I totally agree with the other members advise. I was 32 when I went though my LPN program, I have been a nurse now for 8 years. I have several credits toward my RN, but had to put that on hold for some health reasons. I had 4 children ages 2, 5, 11, 14 when I went through my LPN program, my husband and I were on different shifts. I worked nights as a secretary in a ER he worked retail, all different shifts. My older kids helped with the younger ones, and I guess everything worked out OK. I'm sitting here writing this 8 years later. I was tired a lot, up 24 hours plus a lot, I spent many nights and days studying and studying! I totally agree with if there is something that comes up in clinicals, raise your hard high! And give it a try, even to this day I never stop learning. The fact that I was a dental assistant for years before my secretarty days in the ER helped too. I learned so much about patient care, and the experiences in the ER were great. Their will be days that you may question is it really worth it, for me it was. I love nursing, and the many oppertunties it gives me each day.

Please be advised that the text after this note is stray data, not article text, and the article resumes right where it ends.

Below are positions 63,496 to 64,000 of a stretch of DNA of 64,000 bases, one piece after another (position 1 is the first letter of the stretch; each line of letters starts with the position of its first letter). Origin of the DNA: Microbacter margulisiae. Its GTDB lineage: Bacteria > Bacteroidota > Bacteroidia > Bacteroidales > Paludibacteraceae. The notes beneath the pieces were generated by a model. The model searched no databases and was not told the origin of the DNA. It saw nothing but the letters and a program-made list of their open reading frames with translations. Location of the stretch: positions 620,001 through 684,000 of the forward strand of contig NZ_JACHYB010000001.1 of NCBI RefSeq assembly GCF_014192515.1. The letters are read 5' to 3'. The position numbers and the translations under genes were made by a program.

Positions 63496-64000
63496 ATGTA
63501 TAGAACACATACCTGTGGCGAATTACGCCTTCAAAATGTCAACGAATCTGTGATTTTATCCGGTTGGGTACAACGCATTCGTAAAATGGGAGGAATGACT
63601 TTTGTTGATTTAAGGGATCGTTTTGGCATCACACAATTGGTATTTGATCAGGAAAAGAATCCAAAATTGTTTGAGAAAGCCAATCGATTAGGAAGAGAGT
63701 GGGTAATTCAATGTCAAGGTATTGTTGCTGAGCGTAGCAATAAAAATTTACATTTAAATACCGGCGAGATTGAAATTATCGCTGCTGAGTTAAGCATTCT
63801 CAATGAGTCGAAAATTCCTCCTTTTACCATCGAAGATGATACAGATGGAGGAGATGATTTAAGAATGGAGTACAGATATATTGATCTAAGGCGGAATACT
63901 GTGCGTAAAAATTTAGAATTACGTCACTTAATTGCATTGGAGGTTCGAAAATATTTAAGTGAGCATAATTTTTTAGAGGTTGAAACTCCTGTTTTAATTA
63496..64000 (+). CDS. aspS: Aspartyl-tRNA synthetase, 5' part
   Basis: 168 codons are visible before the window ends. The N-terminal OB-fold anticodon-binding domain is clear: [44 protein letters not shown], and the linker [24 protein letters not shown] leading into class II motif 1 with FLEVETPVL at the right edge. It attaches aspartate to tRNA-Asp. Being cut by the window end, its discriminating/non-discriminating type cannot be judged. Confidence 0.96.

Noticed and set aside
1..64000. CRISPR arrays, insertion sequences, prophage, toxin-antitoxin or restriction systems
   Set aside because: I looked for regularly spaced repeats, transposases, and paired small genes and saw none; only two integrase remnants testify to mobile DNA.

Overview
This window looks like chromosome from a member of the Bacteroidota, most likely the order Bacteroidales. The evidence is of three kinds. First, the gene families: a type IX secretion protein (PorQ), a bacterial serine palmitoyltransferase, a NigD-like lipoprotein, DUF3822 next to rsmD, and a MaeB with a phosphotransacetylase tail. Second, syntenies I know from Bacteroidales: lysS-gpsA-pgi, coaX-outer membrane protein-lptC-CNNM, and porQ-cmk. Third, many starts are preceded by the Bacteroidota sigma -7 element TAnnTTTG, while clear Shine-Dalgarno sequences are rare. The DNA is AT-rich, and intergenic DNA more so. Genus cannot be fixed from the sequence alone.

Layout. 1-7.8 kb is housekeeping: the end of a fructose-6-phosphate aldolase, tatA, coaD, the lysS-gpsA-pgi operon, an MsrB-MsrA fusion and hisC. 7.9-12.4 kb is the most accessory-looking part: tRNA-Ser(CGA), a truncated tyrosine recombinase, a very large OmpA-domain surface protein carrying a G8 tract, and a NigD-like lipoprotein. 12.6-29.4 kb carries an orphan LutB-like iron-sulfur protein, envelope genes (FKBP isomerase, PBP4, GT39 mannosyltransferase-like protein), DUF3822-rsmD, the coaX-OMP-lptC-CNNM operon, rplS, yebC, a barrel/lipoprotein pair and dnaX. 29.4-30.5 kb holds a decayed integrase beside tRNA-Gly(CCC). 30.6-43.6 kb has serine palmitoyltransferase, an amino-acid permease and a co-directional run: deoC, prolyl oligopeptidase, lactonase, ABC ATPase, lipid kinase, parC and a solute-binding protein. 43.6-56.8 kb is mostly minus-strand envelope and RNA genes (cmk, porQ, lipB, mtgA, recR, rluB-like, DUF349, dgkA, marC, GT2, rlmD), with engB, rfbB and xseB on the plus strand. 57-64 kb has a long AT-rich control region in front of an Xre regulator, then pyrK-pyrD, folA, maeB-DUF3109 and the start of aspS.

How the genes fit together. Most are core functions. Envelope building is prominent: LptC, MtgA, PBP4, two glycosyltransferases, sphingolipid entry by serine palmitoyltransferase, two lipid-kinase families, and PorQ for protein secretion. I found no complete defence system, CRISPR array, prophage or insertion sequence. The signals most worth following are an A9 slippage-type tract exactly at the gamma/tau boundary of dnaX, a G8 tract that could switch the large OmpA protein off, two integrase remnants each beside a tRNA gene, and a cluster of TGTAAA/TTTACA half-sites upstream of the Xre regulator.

Good Luck, Marie
    Thanks Ive heard some wonderful inspirations thank you ALL
  14. by   Jayonoway
    Good luck and go for it! I didn't attend LPN school until I was 37 and my husband deployed for overseas! My school was 12 mos long with the possibility of flunking out all the way to the last day! My best kept "secret" to my success would be that I got a fellow student to car pool with. We would quiz each other each morning and be there at the end of the day to vent and/or chat. We pushed each other, psyched each other up and supported one another. I have never regretted becoming a nurse, I love it. I have not yet found my niche, I have worked on a very busy ortho floor, and extended care floor and now working home health. I think I may continue on to become a paramedic! So...with those words of wisdom I'll end here! LOL!! :chuckle